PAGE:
With suicide rates on the rise* nationwide, it seems appropriate to stop for a moment and talk about this problem and what we can do about it. The warning signs of someone having suicidal thoughts can be hard to discern, with many people committing suicide having never been diagnosed with a mental illness, according to the Centers for Disease Control and Prevention* (CDC).
There are, however, several factors that many people who die by suicide have in common – and one of them is the pressure of financial woes. According to the CDC, 16 percent of those who died by suicide in one recent year had been suffering from financial and job problems, and 4 percent had lost their housing.
As a bankruptcy attorney serving Westchester County, Rockland County, Putnam County and the Hudson Valley and New York City areas for more than 40 years, Michael H. Schwartz, P.C. has helped many clients who were struggling with their finances and at risk of losing their homes.
Our firm understands the impact of financial pressures on your mental well being, and we are dedicated to handling each case with sensitivity and compassion. While there are resources and counseling available for you to help you manage your mental health, there are also steps you can take to lessen the financial pressures that are causing you distress.
Don’t Ignore Your Money Problems
Financial issues have a way of worsening over time. Debt that may seem like a minor annoyance now can grow into a monster that consumes your life and puts you at risk of foreclosure. Financial struggles will not simply go away if you ignore them.
One of the most important first steps you can take if you feel like you are financially underwater is to sit down and do the math. What amount in bills are you leaving unpaid every month? You might not like what you see, but the only way to make a problem manageable is to understand what you’re really up against. It is easier to see the amount of debt that you owe than to see a foreclosure notice in the mail.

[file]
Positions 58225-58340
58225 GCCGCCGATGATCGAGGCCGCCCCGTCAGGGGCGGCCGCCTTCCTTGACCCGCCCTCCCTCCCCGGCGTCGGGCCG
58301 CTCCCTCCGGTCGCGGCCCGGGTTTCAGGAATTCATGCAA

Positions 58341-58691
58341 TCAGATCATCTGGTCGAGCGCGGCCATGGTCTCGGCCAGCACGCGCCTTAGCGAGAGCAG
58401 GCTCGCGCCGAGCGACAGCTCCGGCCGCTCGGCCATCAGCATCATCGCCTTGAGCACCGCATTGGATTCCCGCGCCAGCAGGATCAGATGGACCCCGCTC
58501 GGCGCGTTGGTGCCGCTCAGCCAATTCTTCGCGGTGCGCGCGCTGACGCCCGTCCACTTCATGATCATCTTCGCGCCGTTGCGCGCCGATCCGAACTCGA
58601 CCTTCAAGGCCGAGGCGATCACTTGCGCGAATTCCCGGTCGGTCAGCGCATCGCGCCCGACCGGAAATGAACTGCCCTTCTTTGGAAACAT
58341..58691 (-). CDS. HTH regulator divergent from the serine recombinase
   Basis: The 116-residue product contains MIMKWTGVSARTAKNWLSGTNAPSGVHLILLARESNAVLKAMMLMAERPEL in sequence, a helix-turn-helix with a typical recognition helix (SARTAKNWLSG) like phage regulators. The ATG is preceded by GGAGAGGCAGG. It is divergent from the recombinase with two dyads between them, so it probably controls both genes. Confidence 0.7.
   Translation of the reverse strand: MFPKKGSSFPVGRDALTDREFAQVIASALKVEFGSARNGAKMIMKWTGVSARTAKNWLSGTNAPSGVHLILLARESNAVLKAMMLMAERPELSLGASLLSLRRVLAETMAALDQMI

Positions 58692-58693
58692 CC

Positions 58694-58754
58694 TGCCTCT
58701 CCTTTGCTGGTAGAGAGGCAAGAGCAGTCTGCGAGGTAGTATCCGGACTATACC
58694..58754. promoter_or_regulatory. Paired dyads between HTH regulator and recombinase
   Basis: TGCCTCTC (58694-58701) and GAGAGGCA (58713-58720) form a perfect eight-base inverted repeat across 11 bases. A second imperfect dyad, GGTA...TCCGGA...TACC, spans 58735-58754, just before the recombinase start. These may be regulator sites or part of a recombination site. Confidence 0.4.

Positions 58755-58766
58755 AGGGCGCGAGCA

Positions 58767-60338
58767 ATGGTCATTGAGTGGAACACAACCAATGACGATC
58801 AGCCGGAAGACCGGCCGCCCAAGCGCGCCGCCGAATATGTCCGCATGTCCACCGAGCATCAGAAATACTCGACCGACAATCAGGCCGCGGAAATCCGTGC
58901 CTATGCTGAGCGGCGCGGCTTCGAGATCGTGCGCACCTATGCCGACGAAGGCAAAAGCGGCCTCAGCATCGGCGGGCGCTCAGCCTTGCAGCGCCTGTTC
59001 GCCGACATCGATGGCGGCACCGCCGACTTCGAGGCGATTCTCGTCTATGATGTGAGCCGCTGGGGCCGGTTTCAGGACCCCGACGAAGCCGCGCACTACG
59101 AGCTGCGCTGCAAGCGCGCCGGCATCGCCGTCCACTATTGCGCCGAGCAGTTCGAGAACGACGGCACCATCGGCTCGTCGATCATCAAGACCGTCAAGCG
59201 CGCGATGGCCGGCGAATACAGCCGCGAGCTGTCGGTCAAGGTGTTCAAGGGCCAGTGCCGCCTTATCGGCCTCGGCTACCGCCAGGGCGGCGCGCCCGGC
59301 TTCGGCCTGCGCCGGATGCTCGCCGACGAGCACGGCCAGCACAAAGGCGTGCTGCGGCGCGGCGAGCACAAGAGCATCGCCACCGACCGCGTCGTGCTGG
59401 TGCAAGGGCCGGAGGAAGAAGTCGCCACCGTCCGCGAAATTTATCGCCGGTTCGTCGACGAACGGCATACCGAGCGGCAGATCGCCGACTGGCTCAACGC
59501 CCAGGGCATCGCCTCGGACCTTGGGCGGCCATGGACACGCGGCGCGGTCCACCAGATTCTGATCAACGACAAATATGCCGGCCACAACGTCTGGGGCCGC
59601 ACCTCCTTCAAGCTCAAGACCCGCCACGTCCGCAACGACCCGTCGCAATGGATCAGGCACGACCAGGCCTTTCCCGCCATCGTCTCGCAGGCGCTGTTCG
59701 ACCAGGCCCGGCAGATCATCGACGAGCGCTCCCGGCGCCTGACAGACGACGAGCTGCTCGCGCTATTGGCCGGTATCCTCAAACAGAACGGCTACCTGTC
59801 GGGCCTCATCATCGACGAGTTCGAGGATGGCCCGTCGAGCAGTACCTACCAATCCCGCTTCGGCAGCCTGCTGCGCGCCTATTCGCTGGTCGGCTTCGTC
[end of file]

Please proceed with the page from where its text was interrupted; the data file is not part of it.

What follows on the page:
Come to Terms with Your Financial Situation
Another step to pulling yourself out of financial distress is to come to terms with your situation. You are not alone in being in dire financial straits. People fall on tough times, and this is not a moral failure. Only when you admit that you are one of the millions of Americans who struggle with their finances can you begin to make your situation better.
Of course, it is not always possible for everyone to come to terms with their situation on their own, and seeking out mental health counseling can be a positive step for many people, especially those who have had suicidal thoughts.
What Are My Options for Dealing with Debt?
Getting out of debt can seem daunting, but there are a number of options available to homeowners in New York who are facing financial troubles.
If you have defaulted on your mortgage payment and are facing foreclosure, your options might include:
- Loan Modification. This is a process by which you and the bank reach a new agreement for your mortgage loan, changing the terms so that you are able to make payments on time.